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Issue 19, 2010
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Programmable diagnostic devices made from paper and tape

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This paper describes three-dimensional microfluidic paper-based analytical devices (3-D µPADs) that can be programmed (postfabrication) by the user to generate multiple patterns of flow through them. These devices are programmed by pressing single-use ‘on’ buttons, using a stylus or a ballpoint pen. Pressing a button closes a small space (gap) between two vertically aligned microfluidic channels, and allows fluids to wick from one channel to the other. These devices are simple to fabricate, and are made entirely out of paper and double-sided adhesive tape. Programmable devices expand the capabilities of µPADs and provide a simple method for controlling the movement of fluids in paper-based channels. They are the conceptual equivalent of field-programmable gate arrays (FPGAs) widely used in electronics.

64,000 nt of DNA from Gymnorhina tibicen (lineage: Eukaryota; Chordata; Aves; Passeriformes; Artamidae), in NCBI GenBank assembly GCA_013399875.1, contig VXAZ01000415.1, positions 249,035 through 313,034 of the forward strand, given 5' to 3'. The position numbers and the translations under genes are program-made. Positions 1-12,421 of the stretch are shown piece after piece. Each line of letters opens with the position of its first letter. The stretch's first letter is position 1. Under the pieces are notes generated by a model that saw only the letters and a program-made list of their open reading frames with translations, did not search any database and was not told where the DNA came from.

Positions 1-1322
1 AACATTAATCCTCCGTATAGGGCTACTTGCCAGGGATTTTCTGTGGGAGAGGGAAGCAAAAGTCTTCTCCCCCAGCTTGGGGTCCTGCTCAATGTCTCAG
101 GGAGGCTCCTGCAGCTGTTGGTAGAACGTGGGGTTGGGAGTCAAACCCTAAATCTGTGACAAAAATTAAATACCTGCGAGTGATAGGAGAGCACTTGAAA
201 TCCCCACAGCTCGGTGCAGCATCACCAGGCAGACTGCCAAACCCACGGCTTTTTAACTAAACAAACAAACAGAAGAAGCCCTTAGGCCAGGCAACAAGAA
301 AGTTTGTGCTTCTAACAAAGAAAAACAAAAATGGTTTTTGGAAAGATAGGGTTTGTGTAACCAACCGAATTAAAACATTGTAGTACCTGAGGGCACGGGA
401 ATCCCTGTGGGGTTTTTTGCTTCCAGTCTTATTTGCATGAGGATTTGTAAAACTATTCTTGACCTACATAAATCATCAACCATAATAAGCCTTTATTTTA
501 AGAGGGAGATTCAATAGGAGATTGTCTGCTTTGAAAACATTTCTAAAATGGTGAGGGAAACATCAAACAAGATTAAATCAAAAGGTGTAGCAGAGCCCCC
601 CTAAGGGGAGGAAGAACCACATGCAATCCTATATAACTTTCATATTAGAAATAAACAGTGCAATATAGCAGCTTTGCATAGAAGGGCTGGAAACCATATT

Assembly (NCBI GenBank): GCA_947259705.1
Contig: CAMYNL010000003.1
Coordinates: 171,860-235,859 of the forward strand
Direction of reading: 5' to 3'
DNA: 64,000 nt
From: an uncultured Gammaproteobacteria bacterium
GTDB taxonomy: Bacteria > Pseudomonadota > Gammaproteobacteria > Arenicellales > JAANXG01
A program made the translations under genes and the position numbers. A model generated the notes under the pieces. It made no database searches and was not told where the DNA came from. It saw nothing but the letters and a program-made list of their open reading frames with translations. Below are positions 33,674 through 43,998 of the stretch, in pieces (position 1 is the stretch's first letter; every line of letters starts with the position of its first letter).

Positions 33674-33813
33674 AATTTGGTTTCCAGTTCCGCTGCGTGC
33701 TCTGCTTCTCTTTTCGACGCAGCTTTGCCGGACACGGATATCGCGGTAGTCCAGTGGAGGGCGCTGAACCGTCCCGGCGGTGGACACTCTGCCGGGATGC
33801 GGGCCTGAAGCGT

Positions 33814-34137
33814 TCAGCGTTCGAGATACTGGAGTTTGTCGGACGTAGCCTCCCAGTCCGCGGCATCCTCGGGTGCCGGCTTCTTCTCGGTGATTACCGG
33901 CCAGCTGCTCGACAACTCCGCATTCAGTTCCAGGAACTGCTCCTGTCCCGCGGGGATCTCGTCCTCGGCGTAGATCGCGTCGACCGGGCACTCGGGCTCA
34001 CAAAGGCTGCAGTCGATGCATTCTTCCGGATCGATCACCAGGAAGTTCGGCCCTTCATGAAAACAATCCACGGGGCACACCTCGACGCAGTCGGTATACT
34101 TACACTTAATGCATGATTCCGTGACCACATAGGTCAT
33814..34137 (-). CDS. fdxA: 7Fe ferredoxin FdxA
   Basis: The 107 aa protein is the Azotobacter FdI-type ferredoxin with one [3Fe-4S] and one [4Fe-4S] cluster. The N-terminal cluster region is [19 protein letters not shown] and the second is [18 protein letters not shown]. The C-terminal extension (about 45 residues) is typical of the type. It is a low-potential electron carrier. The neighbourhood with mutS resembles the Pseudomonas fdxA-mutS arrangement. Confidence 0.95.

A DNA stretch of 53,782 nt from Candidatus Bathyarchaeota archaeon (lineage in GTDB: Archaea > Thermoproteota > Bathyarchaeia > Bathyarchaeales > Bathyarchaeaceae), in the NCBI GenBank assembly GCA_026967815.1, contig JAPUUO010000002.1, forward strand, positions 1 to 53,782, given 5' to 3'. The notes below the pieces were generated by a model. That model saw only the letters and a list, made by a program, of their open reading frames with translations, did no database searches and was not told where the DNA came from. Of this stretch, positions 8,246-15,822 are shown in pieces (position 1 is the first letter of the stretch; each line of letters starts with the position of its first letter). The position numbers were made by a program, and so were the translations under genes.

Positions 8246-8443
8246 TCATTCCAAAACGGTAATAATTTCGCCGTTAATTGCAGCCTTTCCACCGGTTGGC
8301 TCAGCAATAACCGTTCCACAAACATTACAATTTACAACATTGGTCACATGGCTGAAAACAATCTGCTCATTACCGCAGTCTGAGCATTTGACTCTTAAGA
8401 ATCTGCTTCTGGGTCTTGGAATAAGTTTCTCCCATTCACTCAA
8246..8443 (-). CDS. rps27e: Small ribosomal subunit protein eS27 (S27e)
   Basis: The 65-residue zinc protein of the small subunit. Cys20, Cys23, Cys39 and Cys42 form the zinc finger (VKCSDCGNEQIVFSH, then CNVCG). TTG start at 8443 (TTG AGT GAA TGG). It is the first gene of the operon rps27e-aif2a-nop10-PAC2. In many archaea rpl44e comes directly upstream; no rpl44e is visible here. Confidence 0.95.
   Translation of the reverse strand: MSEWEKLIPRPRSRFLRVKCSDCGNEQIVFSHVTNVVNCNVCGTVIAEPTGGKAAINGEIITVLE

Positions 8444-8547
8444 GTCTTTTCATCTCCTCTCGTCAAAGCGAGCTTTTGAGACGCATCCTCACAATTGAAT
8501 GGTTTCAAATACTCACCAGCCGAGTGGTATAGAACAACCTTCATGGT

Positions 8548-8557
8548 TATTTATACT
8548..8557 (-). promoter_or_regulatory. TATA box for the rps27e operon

Graphical abstract: Programmable diagnostic devices made from paper and tape

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The article was received on 12 May 2010, accepted on 24 Jun 2010 and first published on 30 Jul 2010

Article type: Paper
DOI: 10.1039/C0LC00021C
Citation: Lab Chip, 2010,10, 2499-2504
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    Programmable diagnostic devices made from paper and tape

    A. W. Martinez, S. T. Phillips, Z. Nie, C. Cheng, E. Carrilho, B. J. Wiley and G. M. Whitesides, Lab Chip, 2010, 10, 2499
    DOI: 10.1039/C0LC00021C

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